Horror may not be the most prevalent genre on stage, but several plays and musicals have attempted to send audiences home in fright. Learn about a few below!
Shakespeare’s works are filled with sinister, supernatural and blood-thirsty characters, but perhaps none more so than Macbeth–a play surrounded by so much superstition, many theater professionals consider it bad luck to utter the play’s title in a theater. When three witches prophesize that general Macbeth will be crowned king, their vision drives Macbeth into a murderous melee for the throne. Many famous leading men have played the title role on Broadway including Patrick Stewart, Christopher Plummer, Alan Cumming, Ethan Hawke, Kelsey Grammer and F. Murray Abraham.
Before Bela Lugosi immortalized Bram Stoker’s legendary bloodsucker on film, he terrorized theater audiences in a 1927 stage version of Stoker’s novel. A nurse armed with smelling salts was even stationed in the lobby of Broadway’s Fulton Theater to revive fainting theatergoers. Dracula descended on Broadway again in 2004, this time in a short-lived musical version. Vampires have been the focus of several other Broadway musicals including 2002’s Dance of the Vampires and 2006’s Lestat.
The Rocky Horror Show
Loosely inspired by Frankenstein, the cult rock ‘n’ roll musical finds straight-laced couple Brad Majors and Janet Weiss swept up in the deviant world Dr. Frank-N-Furter and his odd gang of alien admirers. Forty years after the release of the musical’s film adaptation, audiences are still doing the “Time Warp” at midnight showings across the country, including ones at Chicago’s Music Box Theatre, which holds monthly screenings.
Sweeney Todd: The Demon Barber of Fleet Street
Seeking revenge on the judge who wrongfully imprisoned him, deranged barber Sweeney Todd teams up with local pie shop owner Mrs. Lovett, who has the gruesome idea of baking Sweeney’s victims into her entrees. Stephen Sondheim’s 1979 musical received the Tony Award for Best Musical and was adapted into a 2007 film from Hollywood’s macabre masters Tim Burton and Johnny Depp.
Famed playwright Sidney Bruhl suffers from a crippling case of writer’s block, until he meets Clifford Anderson, a student whose new play is sure to be a box office success. Sidney invites Clifford to his remote cottage in an attempt to murder the young playwright and claim his work as his own. The show was a smash on Broadway, running for four years. Deathtrap was also adapted into a 1982 film starring Michael Caine and Christopher Reeve and was recently revived in London’s West End.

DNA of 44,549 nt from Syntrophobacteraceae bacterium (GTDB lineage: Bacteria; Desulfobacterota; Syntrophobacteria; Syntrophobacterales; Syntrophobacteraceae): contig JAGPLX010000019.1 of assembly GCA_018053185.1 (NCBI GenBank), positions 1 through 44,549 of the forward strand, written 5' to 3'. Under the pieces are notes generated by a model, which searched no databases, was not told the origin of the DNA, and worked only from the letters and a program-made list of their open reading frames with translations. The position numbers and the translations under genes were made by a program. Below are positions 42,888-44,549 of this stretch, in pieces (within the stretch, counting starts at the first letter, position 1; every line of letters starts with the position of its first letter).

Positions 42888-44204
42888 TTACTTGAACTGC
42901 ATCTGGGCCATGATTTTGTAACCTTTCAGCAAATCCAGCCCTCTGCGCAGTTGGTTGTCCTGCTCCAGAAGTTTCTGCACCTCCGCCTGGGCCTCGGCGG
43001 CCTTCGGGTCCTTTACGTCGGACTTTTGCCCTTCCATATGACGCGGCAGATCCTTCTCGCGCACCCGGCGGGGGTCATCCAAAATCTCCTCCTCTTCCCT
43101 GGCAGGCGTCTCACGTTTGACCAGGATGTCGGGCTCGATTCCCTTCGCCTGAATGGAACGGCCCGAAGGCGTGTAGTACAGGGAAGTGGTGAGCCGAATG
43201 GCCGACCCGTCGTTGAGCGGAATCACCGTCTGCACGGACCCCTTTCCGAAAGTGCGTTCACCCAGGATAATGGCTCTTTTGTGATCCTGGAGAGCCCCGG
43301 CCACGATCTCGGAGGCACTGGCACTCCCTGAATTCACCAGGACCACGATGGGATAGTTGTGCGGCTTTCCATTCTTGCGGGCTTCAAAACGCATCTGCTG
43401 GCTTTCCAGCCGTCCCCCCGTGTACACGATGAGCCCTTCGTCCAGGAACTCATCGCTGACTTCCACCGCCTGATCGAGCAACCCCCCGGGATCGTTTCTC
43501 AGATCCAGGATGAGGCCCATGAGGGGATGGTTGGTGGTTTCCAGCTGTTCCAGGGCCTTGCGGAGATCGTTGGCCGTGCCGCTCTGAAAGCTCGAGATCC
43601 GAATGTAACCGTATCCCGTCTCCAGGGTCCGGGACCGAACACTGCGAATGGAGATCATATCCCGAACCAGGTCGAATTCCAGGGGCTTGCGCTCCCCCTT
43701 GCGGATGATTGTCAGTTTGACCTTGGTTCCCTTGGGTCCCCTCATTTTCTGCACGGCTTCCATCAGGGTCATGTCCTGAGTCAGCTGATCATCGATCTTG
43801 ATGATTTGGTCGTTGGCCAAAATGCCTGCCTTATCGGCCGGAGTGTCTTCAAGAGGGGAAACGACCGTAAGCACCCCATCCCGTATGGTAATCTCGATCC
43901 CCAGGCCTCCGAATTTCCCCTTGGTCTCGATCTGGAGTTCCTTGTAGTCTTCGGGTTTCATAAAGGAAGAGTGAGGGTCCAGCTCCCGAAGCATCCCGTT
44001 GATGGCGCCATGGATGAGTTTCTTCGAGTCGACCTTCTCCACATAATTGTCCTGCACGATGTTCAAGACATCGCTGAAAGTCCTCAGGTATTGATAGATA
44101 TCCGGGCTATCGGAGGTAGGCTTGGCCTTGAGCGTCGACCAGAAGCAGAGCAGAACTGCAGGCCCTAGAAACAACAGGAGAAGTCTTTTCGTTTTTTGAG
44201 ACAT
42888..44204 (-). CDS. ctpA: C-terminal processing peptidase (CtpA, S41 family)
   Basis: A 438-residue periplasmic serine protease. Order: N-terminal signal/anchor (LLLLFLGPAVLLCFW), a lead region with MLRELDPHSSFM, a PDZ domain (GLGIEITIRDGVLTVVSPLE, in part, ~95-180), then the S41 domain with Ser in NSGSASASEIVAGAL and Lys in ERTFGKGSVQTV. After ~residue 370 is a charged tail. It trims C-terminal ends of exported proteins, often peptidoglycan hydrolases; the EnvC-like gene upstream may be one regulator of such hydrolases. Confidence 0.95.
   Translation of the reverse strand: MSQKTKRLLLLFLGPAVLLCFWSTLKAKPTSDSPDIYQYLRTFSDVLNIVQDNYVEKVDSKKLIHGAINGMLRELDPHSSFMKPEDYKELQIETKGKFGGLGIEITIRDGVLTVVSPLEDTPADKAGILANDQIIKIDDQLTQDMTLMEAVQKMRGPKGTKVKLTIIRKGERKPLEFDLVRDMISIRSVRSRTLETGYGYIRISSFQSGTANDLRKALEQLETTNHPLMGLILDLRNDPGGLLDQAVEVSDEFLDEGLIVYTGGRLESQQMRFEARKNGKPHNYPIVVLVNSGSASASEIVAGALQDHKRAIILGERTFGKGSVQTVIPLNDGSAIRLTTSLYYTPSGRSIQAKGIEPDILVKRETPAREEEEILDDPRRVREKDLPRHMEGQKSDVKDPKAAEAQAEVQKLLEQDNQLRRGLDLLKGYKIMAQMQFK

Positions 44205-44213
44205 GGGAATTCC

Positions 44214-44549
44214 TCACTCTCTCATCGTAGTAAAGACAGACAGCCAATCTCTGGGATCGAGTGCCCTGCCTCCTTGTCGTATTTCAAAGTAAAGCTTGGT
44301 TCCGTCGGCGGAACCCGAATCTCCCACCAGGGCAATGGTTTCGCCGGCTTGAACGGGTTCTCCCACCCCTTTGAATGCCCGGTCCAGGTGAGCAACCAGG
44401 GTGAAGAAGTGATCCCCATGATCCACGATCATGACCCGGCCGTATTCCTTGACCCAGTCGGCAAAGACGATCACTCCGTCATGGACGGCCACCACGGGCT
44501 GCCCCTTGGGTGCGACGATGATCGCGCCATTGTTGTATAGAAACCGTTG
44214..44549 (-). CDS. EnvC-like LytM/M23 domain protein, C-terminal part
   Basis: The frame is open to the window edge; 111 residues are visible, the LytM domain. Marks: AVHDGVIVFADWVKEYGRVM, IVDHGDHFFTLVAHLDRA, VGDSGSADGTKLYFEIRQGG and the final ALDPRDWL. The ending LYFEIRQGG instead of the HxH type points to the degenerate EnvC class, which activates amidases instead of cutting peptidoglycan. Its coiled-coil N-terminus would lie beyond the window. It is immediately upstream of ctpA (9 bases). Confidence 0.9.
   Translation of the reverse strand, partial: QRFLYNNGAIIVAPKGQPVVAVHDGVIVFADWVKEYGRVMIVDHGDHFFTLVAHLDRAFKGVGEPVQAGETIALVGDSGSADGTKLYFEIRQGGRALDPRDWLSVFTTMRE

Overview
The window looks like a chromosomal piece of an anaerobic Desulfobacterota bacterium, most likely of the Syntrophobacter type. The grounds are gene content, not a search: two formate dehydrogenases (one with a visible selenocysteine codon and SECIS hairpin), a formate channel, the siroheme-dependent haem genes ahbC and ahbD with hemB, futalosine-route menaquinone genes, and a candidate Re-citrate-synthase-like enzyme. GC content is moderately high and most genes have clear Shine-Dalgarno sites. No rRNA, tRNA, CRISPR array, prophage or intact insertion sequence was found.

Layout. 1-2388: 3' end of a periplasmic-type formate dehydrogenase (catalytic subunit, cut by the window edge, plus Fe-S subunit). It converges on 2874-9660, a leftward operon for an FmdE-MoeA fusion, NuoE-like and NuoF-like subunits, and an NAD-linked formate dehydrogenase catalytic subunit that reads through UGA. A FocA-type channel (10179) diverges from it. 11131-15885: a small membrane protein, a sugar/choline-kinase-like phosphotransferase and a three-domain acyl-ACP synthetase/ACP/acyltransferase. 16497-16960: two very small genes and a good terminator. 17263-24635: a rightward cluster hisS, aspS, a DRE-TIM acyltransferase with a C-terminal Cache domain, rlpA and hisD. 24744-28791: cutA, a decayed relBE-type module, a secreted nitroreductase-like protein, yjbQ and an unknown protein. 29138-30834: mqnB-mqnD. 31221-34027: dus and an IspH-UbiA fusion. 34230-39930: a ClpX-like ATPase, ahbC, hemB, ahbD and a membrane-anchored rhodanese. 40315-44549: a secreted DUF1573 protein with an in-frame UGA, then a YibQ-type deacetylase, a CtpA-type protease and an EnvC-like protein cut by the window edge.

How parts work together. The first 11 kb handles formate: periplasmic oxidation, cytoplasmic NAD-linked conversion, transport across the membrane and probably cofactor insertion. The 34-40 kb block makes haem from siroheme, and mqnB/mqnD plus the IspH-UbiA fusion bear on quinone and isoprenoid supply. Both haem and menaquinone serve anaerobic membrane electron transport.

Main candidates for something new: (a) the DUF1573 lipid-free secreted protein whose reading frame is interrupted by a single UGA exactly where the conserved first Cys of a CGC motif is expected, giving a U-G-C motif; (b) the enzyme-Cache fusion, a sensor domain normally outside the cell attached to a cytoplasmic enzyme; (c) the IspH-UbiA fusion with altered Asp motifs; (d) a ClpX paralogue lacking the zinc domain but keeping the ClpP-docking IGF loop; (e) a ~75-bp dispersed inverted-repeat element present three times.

Little Shop of Horrors
Inspired by the 1960 horror comedy B-movie of the same name, the Little Shop of Horrors musical infuses the tale of nebbish florist Seymour Krelborn with toe-tapping tunes reminiscent of the Motown era. When Seymour acquires a unique looking plant at a mysterious market, he soon discovers that not only can the plant talk, but it’s developed a taste for human flesh. The musical ran off-Broadway for more than five years and Frank Oz directed a 1986 film adaptation.
The Woman in Black
Adapted from Susan Hill’s novel, The Woman in Black has haunted London audiences with its chilling ghost story for 25 years and counting. A businessman visiting the secluded mansion of a recently deceased client encounters a mysterious figure that may be responsible for tragic events that have struck the local townspeople. Daniel Radcliffe starred in a 2012 film adaptation.
The Phantom of the Opera
With over 11,500 performances under its belt, Broadway’s longest-running musical continues to haunt audiences with its story of the gruesome masked menace and his obsessive pursuit of beautiful singer Christine Daaé. Each performance of Andrew Lloyd Webber’s musical uses more than 500 pounds of dry ice and 10 fog and smoke machines to create the eerie underworld of the Phantom’s lair.
Tormented telekinetic teen Carrie White wreaks havoc on her high school wrong-doers in a musical adaptation of Stephen King’s novel. The 1988 musical ran for only five performances and became notorious among theater circles as one of Broadway’s most high profile flops. In 2012, the musical’s creative team reworked much of the show at off-Broadway’s MCC Theater. The new version has since played regional theaters across the country including Bailiwick Chicago.
A musical spoof of the Oscar-winning thriller The Silence of the Lambs, Silence! brings the morbid story of cannibalistic serial killer Hannibal Lecter to the stage complete with a singing chorus of lambs, a dream ballet sequence and over-the-top Jodie Foster and Anthony Hopkins impressions. Several other horror films recently received the musical parody treatment such as The Evil Dead, The Re-Animator and The Toxic Avenger.
National Theatre of Great Britain and director Danny Boyle (Slumdog Millionaire) brought Mary Shelley’s novel to electrifying life in a much-lauded stage adaptation of the horror tale. Oscar nominee Benedict Cumberbatch (The Imitation Game) and Johnny Lee Miller (Elementary) alternated in the roles of Dr. Victor Frankenstein and his monster, making the play one of London’s hottest tickets in 2011.
The devil descended upon Los Angeles in 2012 when The Exorcist, based on the popular film and novel about a priest battling a demon who has taken over the soul of a young girl, hit the Geffen Playhouse. Brooke Shields starred as the possessed girl’s mother.